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What to Do if You’re Caught With Heroin

Being caught with any illegal substance can have serious and lasting consequences. Being caught with heroin is no exception. If you’re convicted, you can face fines and jail time. A drug conviction can also affect your ability to get a job, qualify for student loans, obtain a professional license, or rent a home.
However, non-violent offenders may be eligible for diversion programs in which they attend treatment instead of serving time.

What Are the Penalties for Heroin Use?

Heroin is a controlled substance, which means that its use and possession are regulated by the federal government. The government classifies or schedules substances based on accepted medical use, abuse liability, and the potential for chemical dependence when misused.1  

The federal Controlled Substances Act forbids the possession, manufacturing, dispensing, or supplying of controlled substances such as heroin.1 There are local, state, and federal penalties for breaking these laws.

Federal Laws

Federal laws primarily focus on larger quantities of controlled substances as well as interstate and international drug trafficking. The consequences of a conviction can also be more severe than state or local laws due to the amount of the substance and the number of people that can be affected by the crime.1  

If you are caught with more than 1 kg of heroin and convicted of heroin possession, you could face:2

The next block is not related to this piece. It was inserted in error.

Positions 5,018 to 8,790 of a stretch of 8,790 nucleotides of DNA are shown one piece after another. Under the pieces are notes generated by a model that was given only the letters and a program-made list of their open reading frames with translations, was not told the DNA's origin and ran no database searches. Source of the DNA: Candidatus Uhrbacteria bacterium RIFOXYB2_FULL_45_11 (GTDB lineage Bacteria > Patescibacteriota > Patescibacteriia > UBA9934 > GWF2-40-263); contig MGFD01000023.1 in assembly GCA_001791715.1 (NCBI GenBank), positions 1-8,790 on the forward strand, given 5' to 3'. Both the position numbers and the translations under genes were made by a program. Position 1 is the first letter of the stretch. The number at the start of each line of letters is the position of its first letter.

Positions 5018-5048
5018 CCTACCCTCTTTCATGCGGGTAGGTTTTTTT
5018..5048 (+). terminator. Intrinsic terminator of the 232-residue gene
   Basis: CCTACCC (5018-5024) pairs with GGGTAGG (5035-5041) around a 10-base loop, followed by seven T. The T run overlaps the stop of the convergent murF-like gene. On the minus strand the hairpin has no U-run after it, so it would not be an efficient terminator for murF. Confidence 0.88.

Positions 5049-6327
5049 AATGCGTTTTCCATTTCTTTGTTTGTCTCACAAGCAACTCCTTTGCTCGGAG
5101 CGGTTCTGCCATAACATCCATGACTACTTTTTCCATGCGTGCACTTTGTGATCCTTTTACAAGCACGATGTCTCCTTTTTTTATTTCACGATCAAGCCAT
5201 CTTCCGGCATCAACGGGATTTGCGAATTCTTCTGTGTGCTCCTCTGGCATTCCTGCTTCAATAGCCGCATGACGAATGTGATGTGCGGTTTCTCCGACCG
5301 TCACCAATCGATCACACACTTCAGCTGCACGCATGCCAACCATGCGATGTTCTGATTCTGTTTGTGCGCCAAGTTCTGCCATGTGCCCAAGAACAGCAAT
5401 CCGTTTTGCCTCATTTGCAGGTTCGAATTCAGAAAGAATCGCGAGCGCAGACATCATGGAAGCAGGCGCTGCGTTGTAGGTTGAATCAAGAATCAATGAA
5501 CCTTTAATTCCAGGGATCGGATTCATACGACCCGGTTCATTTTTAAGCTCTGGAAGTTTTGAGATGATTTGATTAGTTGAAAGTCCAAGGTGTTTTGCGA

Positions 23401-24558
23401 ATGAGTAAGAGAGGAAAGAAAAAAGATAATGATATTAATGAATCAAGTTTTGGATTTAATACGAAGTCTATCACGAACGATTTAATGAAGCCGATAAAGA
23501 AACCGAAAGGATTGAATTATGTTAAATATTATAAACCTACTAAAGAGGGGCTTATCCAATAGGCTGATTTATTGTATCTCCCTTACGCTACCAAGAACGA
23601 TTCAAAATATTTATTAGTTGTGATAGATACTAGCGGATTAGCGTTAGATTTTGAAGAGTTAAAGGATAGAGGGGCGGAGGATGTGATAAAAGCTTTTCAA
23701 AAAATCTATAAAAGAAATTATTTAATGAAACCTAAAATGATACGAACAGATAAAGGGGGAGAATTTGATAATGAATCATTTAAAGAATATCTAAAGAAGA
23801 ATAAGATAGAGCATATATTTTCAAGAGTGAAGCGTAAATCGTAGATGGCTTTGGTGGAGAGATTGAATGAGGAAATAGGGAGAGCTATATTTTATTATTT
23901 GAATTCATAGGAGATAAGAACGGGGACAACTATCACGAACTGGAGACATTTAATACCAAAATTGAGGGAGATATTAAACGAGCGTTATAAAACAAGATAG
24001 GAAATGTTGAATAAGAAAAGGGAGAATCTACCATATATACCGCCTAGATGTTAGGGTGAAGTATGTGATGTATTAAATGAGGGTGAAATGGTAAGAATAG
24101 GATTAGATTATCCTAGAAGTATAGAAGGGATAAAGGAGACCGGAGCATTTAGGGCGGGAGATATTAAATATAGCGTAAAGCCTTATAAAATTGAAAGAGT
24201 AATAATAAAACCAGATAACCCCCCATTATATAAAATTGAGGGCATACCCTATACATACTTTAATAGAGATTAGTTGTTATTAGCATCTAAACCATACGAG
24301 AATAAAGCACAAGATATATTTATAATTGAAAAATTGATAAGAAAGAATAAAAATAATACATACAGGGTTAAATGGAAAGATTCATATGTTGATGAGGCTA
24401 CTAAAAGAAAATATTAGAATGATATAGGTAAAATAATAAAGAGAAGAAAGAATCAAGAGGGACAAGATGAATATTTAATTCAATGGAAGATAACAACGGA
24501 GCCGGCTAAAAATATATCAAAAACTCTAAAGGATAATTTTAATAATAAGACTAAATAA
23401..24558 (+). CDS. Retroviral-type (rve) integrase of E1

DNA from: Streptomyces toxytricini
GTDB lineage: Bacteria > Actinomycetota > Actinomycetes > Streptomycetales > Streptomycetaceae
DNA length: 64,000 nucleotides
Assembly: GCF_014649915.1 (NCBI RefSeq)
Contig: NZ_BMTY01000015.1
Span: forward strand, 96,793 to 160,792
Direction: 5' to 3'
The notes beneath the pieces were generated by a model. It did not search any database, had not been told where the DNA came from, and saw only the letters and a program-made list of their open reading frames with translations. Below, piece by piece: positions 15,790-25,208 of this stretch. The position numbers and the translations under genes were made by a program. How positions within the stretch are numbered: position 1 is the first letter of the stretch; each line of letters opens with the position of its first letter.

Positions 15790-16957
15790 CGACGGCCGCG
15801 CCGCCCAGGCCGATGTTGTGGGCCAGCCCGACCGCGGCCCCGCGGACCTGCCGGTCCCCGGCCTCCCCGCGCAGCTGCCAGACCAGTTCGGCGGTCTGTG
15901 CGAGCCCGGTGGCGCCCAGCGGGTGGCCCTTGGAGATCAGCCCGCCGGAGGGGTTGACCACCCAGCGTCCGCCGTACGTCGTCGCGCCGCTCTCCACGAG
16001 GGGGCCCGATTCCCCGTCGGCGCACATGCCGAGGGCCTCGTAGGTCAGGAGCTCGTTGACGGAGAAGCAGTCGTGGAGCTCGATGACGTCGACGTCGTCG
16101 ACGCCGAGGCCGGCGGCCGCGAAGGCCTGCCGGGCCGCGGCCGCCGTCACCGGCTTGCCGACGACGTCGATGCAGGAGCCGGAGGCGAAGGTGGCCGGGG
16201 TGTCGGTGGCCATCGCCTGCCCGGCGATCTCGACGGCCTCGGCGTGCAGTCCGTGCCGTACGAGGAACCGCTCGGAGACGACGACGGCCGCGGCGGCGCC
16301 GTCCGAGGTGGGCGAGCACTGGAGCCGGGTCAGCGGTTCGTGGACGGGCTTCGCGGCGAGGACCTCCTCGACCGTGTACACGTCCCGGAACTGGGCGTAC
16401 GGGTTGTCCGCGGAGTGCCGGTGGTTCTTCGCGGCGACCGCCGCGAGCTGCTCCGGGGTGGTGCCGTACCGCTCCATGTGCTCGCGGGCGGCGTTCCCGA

• At least 10 years in prison, but not more than life.
  • A fine of up to $4 million.

If you are caught with 100 to 999 grams of heroin, you could face: 2

  • Between 5 to 40 years in prison.
  • A fine of up to $2 million.

A federal trafficking conviction of 1 kg or more could mean: 3

  • At least 10 years in prison.
  • A minimum of 20 years in prison if serious injury or death occurs as a result.
  • A fine of $4 million if you are charged as an individual or $10 million if not.

A second federal trafficking conviction of the same amount can result in: 3

  • A minimum of 20 years in prison.
  • Life in prison if it led to death or serious injury to another person.
  • An $8 million fine if you’re an individual or $20 million if not.

If you are convicted of trafficking 100 to 999 grams of heroin, you could face:3

  • 5 to 40 years in prison.
  • At least 20 years in prison if the crime resulted in death or serious injury to someone.
  • A maximum fine of $2 million if you are charged as an individual and $5 million if you are charged as part of a larger entity.

A second offense could result in: 3

  • At least 10 years in prison.
  • Life in prison if it resulted in injury or death of another.
  • A maximum fine of $4 million if you’re charged as an individual and $10 million if not.

State Laws

Penalties on the state level vary and take into consideration the quantity, labeling, distribution, use, and manufacturing of the drug.